Analysis: The trouble with Facebook's plan to rate media credibility

When Facebook announced a plan to rely on surveys of users to rank news organizations' credibility and give greater prominence to "broadly trusted" outlets, it shared few details. On Tuesday, BuzzFeed reported the exact questions Facebook plans to ask:

Q: Do you recognize the following websites

- Yes

- No

Q: How much do you trust each of these domains?

- Entirely

- A lot

- Somewhat

- Barely

- Not at all

Facebook has not described exactly how a trusted outlet will be defined, based on the survey responses, but chief executive Mark Zuckerberg summed up the theory behind using surveys to rate credibility in a Friday post on the social network site:

"The idea is that some news organizations are only trusted by their readers or watchers, and others are broadly trusted across society, even by those who don't follow them directly."

Neither of Facebook's questions would allow it to compare the level of trust reported by a news outlet's core audience with the level of trust "across society," but Zuckerberg's reasoning seems logical. If an outlet is trusted across the political spectrum, not merely by a partisan audience, it's reasonable to assume it is credible.

What might this classification of "broadly trusted" outlets look like? Thanks to a 2014 Pew Research Center survey, we don't have to guess. Pew asked a random national sample of 2,901 adults whether they had heard of 36 news organizations and, if so, to say whether they trusted or distrusted each.

The poll found that while a number of major outlets were more trusted than distrusted among the public overall, very few were trusted across the political spectrum. In fact, only one news organization, the Wall Street Journal, was more trusted than distrusted among all five of Pew's ideological groups, from "consistently liberal" to "consistently conservative."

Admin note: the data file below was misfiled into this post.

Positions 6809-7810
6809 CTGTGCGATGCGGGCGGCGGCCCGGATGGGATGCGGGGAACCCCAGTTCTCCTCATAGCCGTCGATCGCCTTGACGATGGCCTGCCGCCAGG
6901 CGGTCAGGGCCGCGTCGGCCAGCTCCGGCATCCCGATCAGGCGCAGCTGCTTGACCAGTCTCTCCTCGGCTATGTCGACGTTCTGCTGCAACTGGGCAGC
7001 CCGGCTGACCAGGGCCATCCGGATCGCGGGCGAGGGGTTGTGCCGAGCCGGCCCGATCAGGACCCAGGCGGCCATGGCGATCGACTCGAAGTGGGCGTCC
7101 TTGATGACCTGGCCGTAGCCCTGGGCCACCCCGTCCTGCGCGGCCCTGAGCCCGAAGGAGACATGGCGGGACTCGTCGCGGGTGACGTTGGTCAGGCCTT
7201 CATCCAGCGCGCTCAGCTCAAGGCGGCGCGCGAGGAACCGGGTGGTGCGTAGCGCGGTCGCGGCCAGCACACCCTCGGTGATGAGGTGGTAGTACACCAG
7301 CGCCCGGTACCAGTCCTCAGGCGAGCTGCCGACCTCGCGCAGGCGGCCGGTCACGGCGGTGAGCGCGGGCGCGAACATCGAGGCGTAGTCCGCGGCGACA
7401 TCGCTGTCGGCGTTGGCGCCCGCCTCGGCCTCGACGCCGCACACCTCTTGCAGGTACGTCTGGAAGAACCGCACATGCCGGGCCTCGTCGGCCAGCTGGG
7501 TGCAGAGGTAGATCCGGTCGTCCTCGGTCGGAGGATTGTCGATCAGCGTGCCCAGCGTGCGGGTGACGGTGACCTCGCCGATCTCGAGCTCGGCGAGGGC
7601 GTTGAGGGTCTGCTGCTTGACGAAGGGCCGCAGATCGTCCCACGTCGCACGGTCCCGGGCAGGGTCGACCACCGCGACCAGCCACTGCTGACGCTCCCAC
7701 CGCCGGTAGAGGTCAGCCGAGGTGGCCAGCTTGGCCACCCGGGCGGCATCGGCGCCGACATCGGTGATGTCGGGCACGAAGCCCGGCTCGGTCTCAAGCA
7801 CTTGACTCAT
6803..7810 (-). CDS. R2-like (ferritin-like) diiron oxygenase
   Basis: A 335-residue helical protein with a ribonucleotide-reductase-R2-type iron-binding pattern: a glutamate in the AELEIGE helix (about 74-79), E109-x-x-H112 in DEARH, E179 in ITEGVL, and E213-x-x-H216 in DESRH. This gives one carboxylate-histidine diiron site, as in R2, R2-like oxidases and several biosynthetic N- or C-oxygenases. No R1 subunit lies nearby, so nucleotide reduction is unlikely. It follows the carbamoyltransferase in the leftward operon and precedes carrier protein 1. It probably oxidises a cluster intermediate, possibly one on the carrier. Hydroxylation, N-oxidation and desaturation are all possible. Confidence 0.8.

Theoretically, if Facebook imposed a credibility threshold of being more trusted than distrusted across ideological groups, it would penalize all major TV networks from CBS to Fox News, as well as newspapers such as the New York Times, USA Today and The Washington Post.

The stark political divisions won't be surprising to many, but they point to a central difficulty for Facebook's attempt to judge news organizations' credibility based on public perceptions. Americans' judgments of trustworthiness appear to be based not solely on whether news organizations report accurately and fairly but also on whether reports align with audience members' political opinions.

Anya Schiffrin, director of the technology, media, and communications specialization at Columbia University's School of International and Public Affairs, suggested that Americans are regressing in the way they decide which news sources to believe.

"A hundred years ago, it was almost like today, where people trusted the information from the person that they knew personally," said Schiffrin, who published a study of media trust. "The great thing about the 19th and 20th centuries is that we evolved beyond that. We don't want to get back to a situation where you only trust information if you know the person giving it to you ... It may be that people are watching something because it panders to them."

In a poll published this month by Gallup and the Knight Foundation, only 42 percent of Americans could name a news source that they considered objective. People who identified as very liberal or very conservative were more likely than self-described moderates to say they could think of an objective news source - perhaps because they were thinking of sources that reinforce their views, and were calling those sources objective.

And to Schiffrin's point about backsliding: 32 percent of Americans in the Gallup-Knight survey said news outlets generally are careful to separate fact from opinion, down from 58 percent who said the same in 1984.

A 2009 Pew survey found that Fox News is the only national TV network that consistent conservatives trust more than they distrust; Fox News also was the only network that more Americans considered "mostly conservative" than "mostly liberal." The poll found that CNN, NBC, ABC, CBS and MSNBC were each seen as more liberal than conservative, aligning with the 2014 survey finding consistent liberals trust these networks, while consistent conservatives do not.

Given these results, Facebook will have a significant challenge distilling an effective measure of credibility from a partisan pot of media trust.

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